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Plumbing Badge Oddball thread

BB plumbing and hot water - straw badge
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Some PEP badges allow for oddball points.  This was introduced in this thread.

When submitting something in the official Oddball badge, you get points based on the time it would take a professional to do the same task if they have a bit of luck.

When submitting something within a badge that allows oddball points (Homesteading, Metalworking, etc), they are based on the time it would take a talented newbie to do the same task.

When you did something that should be in a badge but there isn't a BB for it, post about it in that badge and maybe it will become a BB.  If that badge allows oddball points, you can submit it there, otherwise it has to go into Oddball badge.

Some examples:
You welded up a 20 foot unicorn - put it into the Metalworking Oddball thread
You made a candle - put it in the regular Oddball thread since it isn't a clear fit for an existing badge
You build a pump house - post it in Homesteading since it should be a BB there and/or put it in Homesteading Oddball
COMMENTS:
 
Posts: 31
Location: Eastern Missouri 6a
22
kids dog trees chicken bike building
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I had to do routine service on a well water filtration system.  I didn't see a badge for it but figured it might be worth some oddball points.

I had to secure the water intake, change out the filter and clean out the housing, and restock the brine tank.

All told it probably took 20-30 minutes.
IMG_20210619_144502_747.jpg
Securing the water filter intake and outflow (bypass left secured as well)
Securing the water filter intake and outflow (bypass left secured as well)
IMG_20210619_143235_592.jpg
Wrenching the filter housing open
Wrenching the filter housing open
IMG_20210619_144108_712.jpg
Old filter (lots of iron in the water here!)
Old filter (lots of iron in the water here!)
IMG_20210619_142736_006.jpg
Filter intake and outflow reopened
Filter intake and outflow reopened
IMG_20210622_063022_245.jpg
Bine tank stocked with anti iron pellets
Bine tank stocked with anti iron pellets
Staff note :

Approved for 1/2 point

 
gardener
Posts: 1495
Location: Hudson Valley, New York
807
2
trees bike woodworking
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Approved submission
I feel the journey to my next Oddball Milestone will be long. So here’s the next tiny step.

Fix slow draining kitchen sink and stop weird glugging noise

The kitchen sink wasn’t draining as well as it should and every now and then there would be some strangle gurgling and glugging noise, which irritated my slightly OCD wife! Do we call the landlord? Do we call a plumber? In the words of Bob the Builder Can we fix it? Yes, we can!

I cleared everything out from under the sink. Then I notified every one what I was up to, taped the tap shut and put a large mixing bowl under the u-bend before removing all the gubbins.





A large slimy lump of black gunk plopped out.



The pipes were coated with a thick layer of black slime. The vent unit was totally clogged.





I took everything to the basement sink and cleaned the tubes with an old flannel.



I now had a whole family of slime things.



And clean pipes.





I reinstalled all the parts.



Sink draining properly and no strange noises. Happy wife . . . Job done.
Staff note (gir bot) :

Someone approved this submission.
Note: Certified for 1 plumbing oddball point!

 
steward
Posts: 13697
Location: Northern WI (zone 4)
3981
5
hunting trees books food preservation solar woodworking
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I installed a back up water pump in my plumbing system.  That way we'll be able to get potable water even if the power is out.  I bought an Oasis hand pump.  If you get one, buy it directly from Tim at Oasis pumps for a much better price than through the distributors.

I had to tee into my plumbing before and after my shallow jet pump to create the manual pump bypass.  I messed up the first go around because I wanted a system that would work without turning valves on and off.  So I put a check valve between the electric pump and the pressure tank to keep the hand pump from pumping in a circle.  Unfortunately that messed with the electric pump and it needed to be removed.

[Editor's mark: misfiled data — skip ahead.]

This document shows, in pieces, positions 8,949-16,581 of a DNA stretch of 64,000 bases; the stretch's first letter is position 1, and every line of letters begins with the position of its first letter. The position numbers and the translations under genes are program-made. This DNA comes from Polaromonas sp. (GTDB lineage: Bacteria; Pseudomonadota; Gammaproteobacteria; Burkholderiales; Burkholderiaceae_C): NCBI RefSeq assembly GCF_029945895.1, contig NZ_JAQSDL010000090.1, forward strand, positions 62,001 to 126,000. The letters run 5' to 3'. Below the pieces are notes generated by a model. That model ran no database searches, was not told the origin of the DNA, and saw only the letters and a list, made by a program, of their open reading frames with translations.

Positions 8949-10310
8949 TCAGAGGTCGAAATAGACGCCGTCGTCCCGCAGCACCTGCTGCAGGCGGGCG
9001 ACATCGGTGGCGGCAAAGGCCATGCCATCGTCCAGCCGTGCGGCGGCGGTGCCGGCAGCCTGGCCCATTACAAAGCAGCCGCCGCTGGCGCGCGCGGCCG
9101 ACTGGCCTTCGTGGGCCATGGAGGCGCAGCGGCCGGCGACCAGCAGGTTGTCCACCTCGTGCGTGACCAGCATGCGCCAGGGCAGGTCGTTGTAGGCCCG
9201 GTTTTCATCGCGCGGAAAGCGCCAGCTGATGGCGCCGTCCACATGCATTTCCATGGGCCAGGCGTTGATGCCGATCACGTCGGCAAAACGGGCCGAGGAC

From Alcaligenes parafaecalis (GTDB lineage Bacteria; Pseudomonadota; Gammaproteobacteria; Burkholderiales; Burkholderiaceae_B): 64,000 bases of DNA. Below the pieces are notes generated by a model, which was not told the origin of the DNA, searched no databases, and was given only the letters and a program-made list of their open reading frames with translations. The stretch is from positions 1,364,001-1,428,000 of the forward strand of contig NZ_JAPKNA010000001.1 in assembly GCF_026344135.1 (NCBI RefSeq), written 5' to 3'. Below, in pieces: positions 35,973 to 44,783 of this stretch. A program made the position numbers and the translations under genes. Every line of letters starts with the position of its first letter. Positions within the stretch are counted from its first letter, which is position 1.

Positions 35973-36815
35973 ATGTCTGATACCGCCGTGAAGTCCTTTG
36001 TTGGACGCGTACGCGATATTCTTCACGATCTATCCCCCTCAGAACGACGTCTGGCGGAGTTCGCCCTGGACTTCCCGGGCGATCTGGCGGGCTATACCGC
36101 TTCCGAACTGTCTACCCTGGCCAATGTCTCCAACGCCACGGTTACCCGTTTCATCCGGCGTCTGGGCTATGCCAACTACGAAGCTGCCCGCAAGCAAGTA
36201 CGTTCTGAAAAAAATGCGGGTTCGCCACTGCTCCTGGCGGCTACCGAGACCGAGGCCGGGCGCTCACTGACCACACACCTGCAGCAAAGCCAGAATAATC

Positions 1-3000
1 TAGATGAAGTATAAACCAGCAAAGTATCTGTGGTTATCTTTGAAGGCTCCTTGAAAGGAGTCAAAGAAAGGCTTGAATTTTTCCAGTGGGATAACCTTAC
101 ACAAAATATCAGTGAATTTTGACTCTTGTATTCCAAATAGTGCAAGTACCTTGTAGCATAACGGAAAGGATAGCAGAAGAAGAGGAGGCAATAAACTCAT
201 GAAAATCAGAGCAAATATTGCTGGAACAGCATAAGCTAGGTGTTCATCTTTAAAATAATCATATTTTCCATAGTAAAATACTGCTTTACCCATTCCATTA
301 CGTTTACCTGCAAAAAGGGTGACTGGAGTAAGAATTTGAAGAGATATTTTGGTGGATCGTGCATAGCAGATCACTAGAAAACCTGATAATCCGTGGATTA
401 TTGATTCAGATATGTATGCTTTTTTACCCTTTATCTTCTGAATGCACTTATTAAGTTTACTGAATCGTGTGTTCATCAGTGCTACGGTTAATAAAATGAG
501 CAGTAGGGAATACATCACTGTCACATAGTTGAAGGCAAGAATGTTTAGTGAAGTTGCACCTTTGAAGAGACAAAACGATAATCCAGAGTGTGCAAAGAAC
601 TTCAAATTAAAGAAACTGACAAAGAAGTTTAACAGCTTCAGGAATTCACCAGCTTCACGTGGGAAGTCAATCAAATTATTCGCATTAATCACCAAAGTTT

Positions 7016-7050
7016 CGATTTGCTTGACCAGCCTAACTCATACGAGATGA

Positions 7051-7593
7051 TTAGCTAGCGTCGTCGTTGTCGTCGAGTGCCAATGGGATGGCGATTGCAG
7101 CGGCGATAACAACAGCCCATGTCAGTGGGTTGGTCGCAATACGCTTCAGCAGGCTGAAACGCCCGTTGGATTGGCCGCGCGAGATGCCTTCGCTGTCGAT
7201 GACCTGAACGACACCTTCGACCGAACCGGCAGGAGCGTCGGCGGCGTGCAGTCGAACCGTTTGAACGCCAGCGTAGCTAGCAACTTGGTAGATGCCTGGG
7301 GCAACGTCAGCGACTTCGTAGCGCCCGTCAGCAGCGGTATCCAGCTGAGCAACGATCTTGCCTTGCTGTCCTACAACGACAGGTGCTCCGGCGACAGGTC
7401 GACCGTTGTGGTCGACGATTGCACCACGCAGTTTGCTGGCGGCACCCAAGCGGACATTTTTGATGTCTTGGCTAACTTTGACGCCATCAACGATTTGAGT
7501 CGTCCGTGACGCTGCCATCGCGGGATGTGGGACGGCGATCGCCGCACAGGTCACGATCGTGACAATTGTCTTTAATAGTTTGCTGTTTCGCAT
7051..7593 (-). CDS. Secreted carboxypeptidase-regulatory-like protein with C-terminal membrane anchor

So I partially disassembled it and replaced that with a valve and added a valve at the outlet of the hand pump.  Now I can just turn some valves and manually pump water into my pressure tank and around the house.

I found that I can develop about 24psi of pressure with the pump.  If I wanted to let some air out of the pressure tank balloon, I could pump several gallons into the tank and I could use faucets around the house.  They'd be a bit slower than normal but it's better than hauling water from the lake and filtering it.  As is I could pump about 3 quarts of water into the pressure tank.  When pumping right out of the spigot by the pump, I could generate a quart of water in 6 pumps.

Starting-position.jpg
Starting position
Starting position
Tearing-things-apart-pump-mounted.jpg
Tearing things apart, pump mounted
Tearing things apart, pump mounted
Done-Oh-crap-the-electric-pump-doesn-t-work...-Oh-it-s-that-new-check-valve-to-the-right-of-the-gauge.-Damn...jpg
Done! Oh crap, the electric pump doesn't work... Oh, it's that new check valve to the right of the gauge. Damn..
Done! Oh crap, the electric pump doesn't work... Oh, it's that new check valve to the right of the gauge. Damn..
Take-it-apart-again.jpg
Take it apart again
Take it apart again
New-valve-here.jpg
New valve here
New valve here
New-valves-on-either-side-of-the-hand-pump-plus-another-union-to-make-removal-easier.-All-done-.jpg
New valves on either side of the hand pump, plus another union to make removal easier. All done!
New valves on either side of the hand pump, plus another union to make removal easier. All done!
Staff note (gir bot) :

Someone approved this submission.
Note: Certified for 6 plumbing oddball points.

 
gardener
Posts: 1313
Location: Washington State
806
4
forest garden trees rabbit earthworks composting toilet fiber arts sheep wood heat woodworking rocket stoves homestead
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With 40 acres as a private venue campground, there is often maintenance and upgrades.  We have six four-stall permanent outhouses and one (two-stall) willow feeder for use by campers. This spring, while preparing (cleaning, stocking, etc.) the campground for our spring event and summer rentals, I replaced three toilet seats.   Since there is no replace a toilet seat BB, I'm hoping this is worth some points here.
0.JPG
Our 4-Stall Permanent "Honey Bucket" Style Outhouses
Our 4-Stall Permanent "Honey Bucket" Style Outhouses
1.JPG
Typical Stall - before
Typical Stall - before
2.JPG
Stall 1 - during (white seat removed)
Stall 1 - during (white seat removed)
3.JPG
Stall 1 - After - new wood seat installed